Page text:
28. Example 2 • Window join example Select * From S1 [Rows 1000],S2 [Rang 2 Minutes] Where S1.A=S2.A And S1.A>10 • The answer to this query is a relation. • At any given time, the answer relation contains the join of the last 1000 tuples of S1 with the tuples of S2 that have arrived in previous 2 minutes. • If we want to have a stream result? (*)=> Istream (S1.A)

  29. Exercise !! (example 3) • We have a stored table R and a stream S, then we want get a streamresult that attribute A in R is the same as in S. And we just interested in attribute A in S and attribute B in R. Answer : Select Rstream(S.A,R.B) From S[Now], R Where S.A=R.A

  30. Query Plans and Execution

  31. Introduction • When a continuous query specified in CQL is registered with the STREAM system, a query plan is complied form it. • Query plans are composed of operators, which perform the actual processing, queues, which buffer tuples as they move between operators, and synopses, which store operator state.

  32. Operators • Each query plan operator reads from one or more input queues, processes the input based on its semantics, and writes its output to an output queue.

  33. TABLE 1. Operators used in SREAM query plans

  34. Queues • A queue in query plan connects its “producing” plan operator Op to its “consuming” operator Oc. see query tree • A queue logically contains sequences of elements representing either streams or relations. • Many of the operators in STREAM system require that elements on their input queues be read in non-decreasing timestamp order. • For an example operator : stream-to-relation operator (sliding window).

  35. Synopses • Logically, a synopsis belongs to a specific plan operator, storing state that may be required for future evaluation of that operator. • Each operator has different number of synopsis, for example, binary-join has 2 synopses, select has 0 synopsis. • Synopses store summary of the tuples. • Share Synopses

  36. Query Plan • When CQL query is registered, STREAM constructs a query plan : a tree of operators, connected by queues, with synopses attached to operators as needed. • Show an example: Select * From S1 [Rows 1000], S2[Rang 2 Minutes] Where S1.A=S2.A And S1.A>10

  37. Query Plan Example(cont.)

  38. Other plan(same query)

  39. Query plan execution • Add an flag “+” or “-” into pair <s,> such that become <s,,+> or <s,,->. • “+” means insert; “-”means delete; • How to use the flag? Show that by executing the query plan example. Select * From S1 [Rows 1000], S2[Rang 2 Minutes] Where S1.A=S2.A And S1.A>10

  40. t1 t1 s1 s1 s2 s2 t2 t2 s3 s3 t3 t3 … … … … s1000 s1000 tn tn Query plan execution At time +1 At time . delete <s1,‘,-> <s1001,+1,+> Output to q3 two relation s1001 insert

  41. Performance Issue

  42. Performance Issue • Simply generating the straightforward query plans and executing them as described can be very inefficient. • Idea : • Eliminating data redundancy • discarding data that will not be used selectively • scheduling operators to most efficiently reduce intermediate state • Above these are reducing memory overhead .

  43. Synopsis sharing (1/2) • Synopsis sharing has two different classification • Synopsis sharing for single query plan and multiple query plans. • Purpose: • In order to eliminate data redundancy, we replace synopsis with lightweight stub and a single store to hold actual tuples. (Figure 4.2) • Elements: • Stubs implement the same interfaces like synopses. • A single synopsis store can share different views of data by different operators. • Store ability • Tracking the progress of each stub • Present the appropriate view to each stubs (subset of tuples )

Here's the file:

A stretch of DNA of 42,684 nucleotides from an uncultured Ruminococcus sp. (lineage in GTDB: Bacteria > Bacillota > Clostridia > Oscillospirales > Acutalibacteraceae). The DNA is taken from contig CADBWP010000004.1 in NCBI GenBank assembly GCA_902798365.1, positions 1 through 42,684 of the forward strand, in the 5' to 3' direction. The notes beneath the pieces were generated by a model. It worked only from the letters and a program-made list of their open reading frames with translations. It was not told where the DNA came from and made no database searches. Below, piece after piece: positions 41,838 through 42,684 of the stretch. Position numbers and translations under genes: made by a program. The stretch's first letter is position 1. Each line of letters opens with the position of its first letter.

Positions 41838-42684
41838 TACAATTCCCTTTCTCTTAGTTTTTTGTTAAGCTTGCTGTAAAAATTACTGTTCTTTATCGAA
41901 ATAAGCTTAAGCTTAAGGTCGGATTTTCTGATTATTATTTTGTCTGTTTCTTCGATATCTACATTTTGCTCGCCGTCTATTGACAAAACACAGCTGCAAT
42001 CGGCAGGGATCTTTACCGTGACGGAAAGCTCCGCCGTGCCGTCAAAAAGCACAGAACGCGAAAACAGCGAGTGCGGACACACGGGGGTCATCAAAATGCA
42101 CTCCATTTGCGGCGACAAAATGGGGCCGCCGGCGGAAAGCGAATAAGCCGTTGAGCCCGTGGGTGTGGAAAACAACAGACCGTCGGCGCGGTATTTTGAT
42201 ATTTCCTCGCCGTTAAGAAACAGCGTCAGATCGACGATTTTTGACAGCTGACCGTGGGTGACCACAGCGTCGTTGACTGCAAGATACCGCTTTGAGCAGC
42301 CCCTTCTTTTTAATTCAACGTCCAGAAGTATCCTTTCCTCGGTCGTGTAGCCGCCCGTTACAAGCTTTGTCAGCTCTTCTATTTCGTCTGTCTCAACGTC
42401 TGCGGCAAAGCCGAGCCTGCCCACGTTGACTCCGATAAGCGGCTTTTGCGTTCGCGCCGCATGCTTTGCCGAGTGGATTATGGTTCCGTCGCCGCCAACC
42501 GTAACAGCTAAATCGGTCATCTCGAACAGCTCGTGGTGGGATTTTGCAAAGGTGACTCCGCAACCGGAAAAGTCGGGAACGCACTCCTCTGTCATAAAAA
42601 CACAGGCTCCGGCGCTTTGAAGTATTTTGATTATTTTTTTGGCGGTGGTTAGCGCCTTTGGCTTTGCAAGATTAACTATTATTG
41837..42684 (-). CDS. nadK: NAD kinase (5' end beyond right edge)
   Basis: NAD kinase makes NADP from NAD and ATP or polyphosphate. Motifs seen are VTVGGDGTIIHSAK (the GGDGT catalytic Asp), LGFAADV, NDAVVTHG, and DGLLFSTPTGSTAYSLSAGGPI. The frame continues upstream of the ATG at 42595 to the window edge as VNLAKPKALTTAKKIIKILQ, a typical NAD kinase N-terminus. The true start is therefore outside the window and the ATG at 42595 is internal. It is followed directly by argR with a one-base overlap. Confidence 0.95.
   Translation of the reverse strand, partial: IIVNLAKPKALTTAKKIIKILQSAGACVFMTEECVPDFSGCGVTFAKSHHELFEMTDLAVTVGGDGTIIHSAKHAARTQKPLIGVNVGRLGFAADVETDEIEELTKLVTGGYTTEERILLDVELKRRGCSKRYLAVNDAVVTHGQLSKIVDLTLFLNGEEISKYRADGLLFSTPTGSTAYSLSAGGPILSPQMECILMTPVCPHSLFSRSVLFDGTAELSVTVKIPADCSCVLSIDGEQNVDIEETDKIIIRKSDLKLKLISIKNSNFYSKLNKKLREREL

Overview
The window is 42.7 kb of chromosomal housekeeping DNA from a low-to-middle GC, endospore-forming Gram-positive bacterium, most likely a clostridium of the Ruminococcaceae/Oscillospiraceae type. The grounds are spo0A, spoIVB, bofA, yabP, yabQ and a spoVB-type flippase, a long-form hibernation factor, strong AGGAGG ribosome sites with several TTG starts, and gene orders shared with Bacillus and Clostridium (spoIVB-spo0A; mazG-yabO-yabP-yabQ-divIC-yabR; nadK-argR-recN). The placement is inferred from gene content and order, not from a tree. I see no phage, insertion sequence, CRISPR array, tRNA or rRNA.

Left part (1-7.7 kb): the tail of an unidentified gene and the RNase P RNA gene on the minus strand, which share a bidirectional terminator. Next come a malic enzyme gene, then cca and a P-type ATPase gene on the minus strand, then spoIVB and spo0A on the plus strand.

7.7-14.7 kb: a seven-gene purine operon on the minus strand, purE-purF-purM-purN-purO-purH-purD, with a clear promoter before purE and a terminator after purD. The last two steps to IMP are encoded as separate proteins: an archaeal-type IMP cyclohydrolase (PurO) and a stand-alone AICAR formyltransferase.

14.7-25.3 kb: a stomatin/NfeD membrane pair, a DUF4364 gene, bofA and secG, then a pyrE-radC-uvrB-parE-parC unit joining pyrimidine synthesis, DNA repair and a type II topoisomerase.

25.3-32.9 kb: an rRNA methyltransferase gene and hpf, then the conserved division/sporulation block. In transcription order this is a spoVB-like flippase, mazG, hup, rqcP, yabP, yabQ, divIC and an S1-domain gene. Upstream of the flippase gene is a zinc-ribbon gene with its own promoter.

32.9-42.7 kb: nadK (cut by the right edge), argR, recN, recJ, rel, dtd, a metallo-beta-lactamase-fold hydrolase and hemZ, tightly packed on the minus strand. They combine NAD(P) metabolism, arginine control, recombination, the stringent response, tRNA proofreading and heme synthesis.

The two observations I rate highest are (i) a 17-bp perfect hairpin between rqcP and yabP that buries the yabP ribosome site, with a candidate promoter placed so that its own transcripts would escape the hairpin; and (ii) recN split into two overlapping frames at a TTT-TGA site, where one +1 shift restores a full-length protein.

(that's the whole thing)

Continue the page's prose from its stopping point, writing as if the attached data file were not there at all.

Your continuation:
44. Synopsis sharing (2/2) • A tuple is inserted into the store as soon as it is inserted by any one of the stubs, and it is removed only when it has been removed from all of the stubs. • To decrease state redundancy, multiple query plans involving similar intermediate relations can share synopses as well. • Example : • Select A, Max(B) From S1 [Rows 200] Group By A (Fig.3) idea : S1 [Rows 200] is a subset of S1 [Rows 1000]

  45. Exploiting constraints (1/2) • Streams may exhibit data or arrival patterns that can be exploited to reduce run-time synopsis sizes. • Data constraintscan either be specified at stream-registration time, or inferred by gathering statistics over time. • Example: a continuous query that joins a stream Orders with a stream Fulfillments based on attributes orderID and itemID, perhaps to monitor average fulfillment delays.

  46. Exploiting constraints (2/2) • Idea: • In general case, this query precisely requires synopses of unbounded size. However, if we know that all elements for a given orderID and itemID arrive on Orders before the corresponding elements arrive on Fulllments, then we need not maintain a join synopsis for the Fulllments operand at all. • If Fulllments elements arrive clustered by orderID, then we need only save Orders tuples for a given orderID until the next orderID is seen.

  47. Operator scheduling (1/6) • An operator consumes elements from its input queues and produces elements on its output queue. • The global operator scheduling policy can have a large effect on memory utilization. • Two scheduling strategies: • FIFO scheduling • Greedy scheduling • FIFO scheduling: When batches of n elements have been accumulated, they are passed through both operators in two consecutive time units, during which no other element is processed.

  48. Operator scheduling (2/6) • Greedy scheduling: it gives preference to the operator that has the greatest rate of reduction in total queue size per unit time. • Example: a query plan has two operators,O1 followed by O2 . O1 takes one time unit to process a batch of n elements, and output 0.2n elements per input batch (i.e. its selectivity is 0.2). If O2 takes one time unit to operate on 0.2n elements, and it sends its output out of the system. ( its selectivity is 0). • Consider the following arrival pattern: n elements arrive at every time instant from t = 0 to t = 6, then no elements arrive from time t = 7 through t = 13.

  49. Operator scheduling (3/6) (1.0-1.0+0.2)+1=1.2 Input data=1 Input data=1 O1:(1-1+0.2)+1=1.2 O1:(1.2-1+0.2)+1=1.4 1.2-0.2+1=2.0 (2-1+0.2)+1=2.2 • Result:(t0-t6) • Issue: The greedy strategy performs better because it runs O1whenever it has input, reducing queue size by 0.8n elements each timestep.